By Ahmed Rasheed
BAGHDAD (Reuters) - Iraq's Oil Minister Abdul-Kareem Luaibi in his new role as president of OPEC said he will visit Iran on Thursday to discuss oil market stability and seek Tehran's assurances on the protection of waterways and oil supplies.
His comments on Wednesday follow recent threats from Tehran that it would stop oil moving through the Strait of Hormuz if sanctions are imposed on Iran's oil exports.
"I will go to Iran to encourage our brothers to express real and important assurances to the world that everyone is keen to protect the waterways and to protect the process of production and export of oil in the region," Luaibi said.
"Otherwise, anything less will affect the whole world and will affect the global economy," he said.
He said Iraq was against the use of oil in politics and that OPEC was keen to seek stability in oil production and prices.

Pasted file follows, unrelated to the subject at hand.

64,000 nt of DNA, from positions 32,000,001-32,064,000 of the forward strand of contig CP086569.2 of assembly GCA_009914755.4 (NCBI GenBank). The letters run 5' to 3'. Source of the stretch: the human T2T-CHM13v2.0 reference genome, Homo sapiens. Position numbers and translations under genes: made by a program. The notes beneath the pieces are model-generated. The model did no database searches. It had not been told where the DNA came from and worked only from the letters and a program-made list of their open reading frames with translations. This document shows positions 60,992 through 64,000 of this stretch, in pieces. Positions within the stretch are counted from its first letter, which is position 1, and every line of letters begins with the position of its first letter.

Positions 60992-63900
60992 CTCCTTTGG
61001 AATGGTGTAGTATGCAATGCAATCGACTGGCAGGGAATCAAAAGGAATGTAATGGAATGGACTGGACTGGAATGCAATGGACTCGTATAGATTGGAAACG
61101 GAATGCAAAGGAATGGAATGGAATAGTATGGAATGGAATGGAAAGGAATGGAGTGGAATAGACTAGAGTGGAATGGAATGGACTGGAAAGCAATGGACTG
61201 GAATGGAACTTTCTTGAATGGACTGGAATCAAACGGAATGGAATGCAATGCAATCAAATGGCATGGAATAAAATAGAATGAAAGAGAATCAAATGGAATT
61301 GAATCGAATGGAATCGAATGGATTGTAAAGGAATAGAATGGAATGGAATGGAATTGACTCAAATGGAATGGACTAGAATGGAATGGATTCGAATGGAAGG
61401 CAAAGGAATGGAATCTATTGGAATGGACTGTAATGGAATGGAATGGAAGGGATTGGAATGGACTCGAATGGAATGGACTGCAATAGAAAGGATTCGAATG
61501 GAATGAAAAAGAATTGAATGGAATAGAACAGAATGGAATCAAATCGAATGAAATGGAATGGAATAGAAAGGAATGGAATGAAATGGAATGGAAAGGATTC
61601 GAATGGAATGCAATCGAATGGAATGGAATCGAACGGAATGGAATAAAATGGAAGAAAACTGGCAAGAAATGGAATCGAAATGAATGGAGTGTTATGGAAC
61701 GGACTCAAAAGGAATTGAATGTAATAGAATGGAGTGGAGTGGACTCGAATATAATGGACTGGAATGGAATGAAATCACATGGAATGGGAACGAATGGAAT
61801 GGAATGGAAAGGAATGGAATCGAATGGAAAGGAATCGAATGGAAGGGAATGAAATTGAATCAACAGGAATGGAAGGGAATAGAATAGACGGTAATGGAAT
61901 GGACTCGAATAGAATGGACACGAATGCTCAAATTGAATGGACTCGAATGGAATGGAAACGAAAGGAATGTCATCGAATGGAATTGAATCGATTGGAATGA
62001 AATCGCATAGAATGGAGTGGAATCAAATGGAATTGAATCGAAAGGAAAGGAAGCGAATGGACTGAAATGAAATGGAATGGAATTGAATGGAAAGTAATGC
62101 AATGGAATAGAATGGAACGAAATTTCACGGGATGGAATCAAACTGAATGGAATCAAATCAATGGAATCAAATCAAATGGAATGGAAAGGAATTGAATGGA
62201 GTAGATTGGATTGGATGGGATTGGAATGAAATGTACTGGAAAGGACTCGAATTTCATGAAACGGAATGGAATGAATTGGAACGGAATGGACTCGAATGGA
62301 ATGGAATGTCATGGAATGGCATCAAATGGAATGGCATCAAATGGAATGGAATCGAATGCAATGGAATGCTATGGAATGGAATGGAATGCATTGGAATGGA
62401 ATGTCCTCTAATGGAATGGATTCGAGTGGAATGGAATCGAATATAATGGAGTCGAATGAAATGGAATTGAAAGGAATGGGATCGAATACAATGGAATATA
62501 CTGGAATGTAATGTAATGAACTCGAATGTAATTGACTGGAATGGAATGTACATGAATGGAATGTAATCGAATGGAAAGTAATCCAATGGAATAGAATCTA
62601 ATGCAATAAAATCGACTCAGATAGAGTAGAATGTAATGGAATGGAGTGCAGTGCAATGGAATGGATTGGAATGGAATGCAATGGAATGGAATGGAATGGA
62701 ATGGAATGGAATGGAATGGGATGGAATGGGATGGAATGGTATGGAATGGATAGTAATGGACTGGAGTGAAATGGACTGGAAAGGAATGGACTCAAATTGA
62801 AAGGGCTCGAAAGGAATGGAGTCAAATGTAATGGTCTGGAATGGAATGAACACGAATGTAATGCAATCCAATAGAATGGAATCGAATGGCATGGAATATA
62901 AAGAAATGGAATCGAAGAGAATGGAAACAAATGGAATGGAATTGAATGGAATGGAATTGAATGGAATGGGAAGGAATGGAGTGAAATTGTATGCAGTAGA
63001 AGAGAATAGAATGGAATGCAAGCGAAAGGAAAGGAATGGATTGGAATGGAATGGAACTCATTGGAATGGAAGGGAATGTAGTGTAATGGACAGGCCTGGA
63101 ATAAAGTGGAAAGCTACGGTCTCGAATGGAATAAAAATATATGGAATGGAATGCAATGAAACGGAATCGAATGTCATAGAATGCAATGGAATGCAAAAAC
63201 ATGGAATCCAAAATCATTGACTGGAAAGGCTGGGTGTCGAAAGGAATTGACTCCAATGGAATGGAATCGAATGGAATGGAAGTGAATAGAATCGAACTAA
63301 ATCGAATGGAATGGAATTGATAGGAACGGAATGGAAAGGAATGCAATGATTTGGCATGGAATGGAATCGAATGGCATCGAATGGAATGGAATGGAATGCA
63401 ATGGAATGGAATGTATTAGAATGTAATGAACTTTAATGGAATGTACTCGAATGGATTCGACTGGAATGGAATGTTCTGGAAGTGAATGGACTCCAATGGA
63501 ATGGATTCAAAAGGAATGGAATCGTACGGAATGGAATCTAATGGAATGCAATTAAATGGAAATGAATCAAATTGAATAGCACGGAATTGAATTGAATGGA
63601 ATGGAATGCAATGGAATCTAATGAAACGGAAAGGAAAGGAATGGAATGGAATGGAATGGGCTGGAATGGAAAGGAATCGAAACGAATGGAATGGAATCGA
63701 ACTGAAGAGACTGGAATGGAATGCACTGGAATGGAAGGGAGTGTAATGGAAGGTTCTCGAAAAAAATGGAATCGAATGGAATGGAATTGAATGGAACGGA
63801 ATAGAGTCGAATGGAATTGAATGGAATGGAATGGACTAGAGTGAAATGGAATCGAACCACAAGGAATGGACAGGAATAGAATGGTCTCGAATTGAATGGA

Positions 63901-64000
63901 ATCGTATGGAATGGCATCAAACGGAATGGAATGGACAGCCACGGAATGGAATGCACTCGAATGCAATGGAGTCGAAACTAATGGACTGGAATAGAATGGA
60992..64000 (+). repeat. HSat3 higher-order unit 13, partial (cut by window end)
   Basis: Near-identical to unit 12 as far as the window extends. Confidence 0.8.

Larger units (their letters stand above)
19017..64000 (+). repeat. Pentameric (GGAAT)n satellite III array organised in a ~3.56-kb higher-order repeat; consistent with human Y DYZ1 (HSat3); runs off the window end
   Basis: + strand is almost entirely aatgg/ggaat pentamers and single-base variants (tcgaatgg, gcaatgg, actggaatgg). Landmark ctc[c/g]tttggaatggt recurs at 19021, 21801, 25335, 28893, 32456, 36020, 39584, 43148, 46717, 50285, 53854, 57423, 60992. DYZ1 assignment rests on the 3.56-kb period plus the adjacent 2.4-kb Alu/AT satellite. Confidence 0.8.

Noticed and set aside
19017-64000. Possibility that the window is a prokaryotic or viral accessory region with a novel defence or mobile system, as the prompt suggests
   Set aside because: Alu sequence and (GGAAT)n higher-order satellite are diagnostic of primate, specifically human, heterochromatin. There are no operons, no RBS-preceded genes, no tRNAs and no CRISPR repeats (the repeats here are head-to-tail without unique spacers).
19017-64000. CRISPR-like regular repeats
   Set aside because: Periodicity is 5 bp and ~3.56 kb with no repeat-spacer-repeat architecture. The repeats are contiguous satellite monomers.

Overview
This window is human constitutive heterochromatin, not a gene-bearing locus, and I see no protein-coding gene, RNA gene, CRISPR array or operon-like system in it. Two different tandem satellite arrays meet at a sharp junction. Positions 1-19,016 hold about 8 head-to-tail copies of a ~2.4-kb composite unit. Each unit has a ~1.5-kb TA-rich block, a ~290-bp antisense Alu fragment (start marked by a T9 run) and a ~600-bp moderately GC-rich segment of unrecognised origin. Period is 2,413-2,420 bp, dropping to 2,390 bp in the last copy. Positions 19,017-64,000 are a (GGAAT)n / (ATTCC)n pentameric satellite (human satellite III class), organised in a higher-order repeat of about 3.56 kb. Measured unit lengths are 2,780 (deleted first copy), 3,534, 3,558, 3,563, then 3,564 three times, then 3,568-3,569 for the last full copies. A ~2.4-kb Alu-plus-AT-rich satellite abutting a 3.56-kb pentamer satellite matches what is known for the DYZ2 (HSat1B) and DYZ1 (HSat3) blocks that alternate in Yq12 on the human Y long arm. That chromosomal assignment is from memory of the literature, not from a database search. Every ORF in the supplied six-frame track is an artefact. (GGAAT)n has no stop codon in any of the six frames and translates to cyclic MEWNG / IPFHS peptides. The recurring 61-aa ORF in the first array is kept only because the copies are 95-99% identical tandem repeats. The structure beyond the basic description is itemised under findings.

Tensions over the Strait of Hormuz - the world's most important oil shipping route - have risen in recent weeks after Iran threatened to block it.
Producers Saudi Arabia, Kuwait, Iran, Iraq and the United Arab Emirates all use it to move crude to customers around the world.
The West is considering sanctions on Iranian oil exports over its disputed nuclear program. Iran has threatened to shut the Strait of Hormuz if its exports are disrupted.
Asked if Iraq is worried that Iran will carry out its threat, Luaibi said: "The threats are not coming only from Iran. We have also European Union threats to ban Iranian exports and we will discuss both issues with the Iranians," Luaibi told reporters.
Iraq exports about 1.7 million barrels of crude per day from its Gulf oil terminals. Oil revenues fund about 95 percent of its government budget.
"Iraq is the best mediator in the region now as its regime has very close ties with Iran and has the ability to defuse the crisis," Baghdad-based oil analyst Hamza al-Jawahiri told Reuters.
Luaibi added that Iraq will begin test-pumping crude oil through its new single-point mooring (SPM) in the Gulf on January 25 and the terminal will be ready to receive vessels in February.
The opening of the terminal ultimately will add about 900,000 bpd to Iraq's export capacity. Two other SPMs will be brought online later in the year, Iraqi officials have said.
"We will start pumping with low quantities and this will increase gradually," Luaibi said.
(Writing by Patrick Markey; editing by Jason Neely)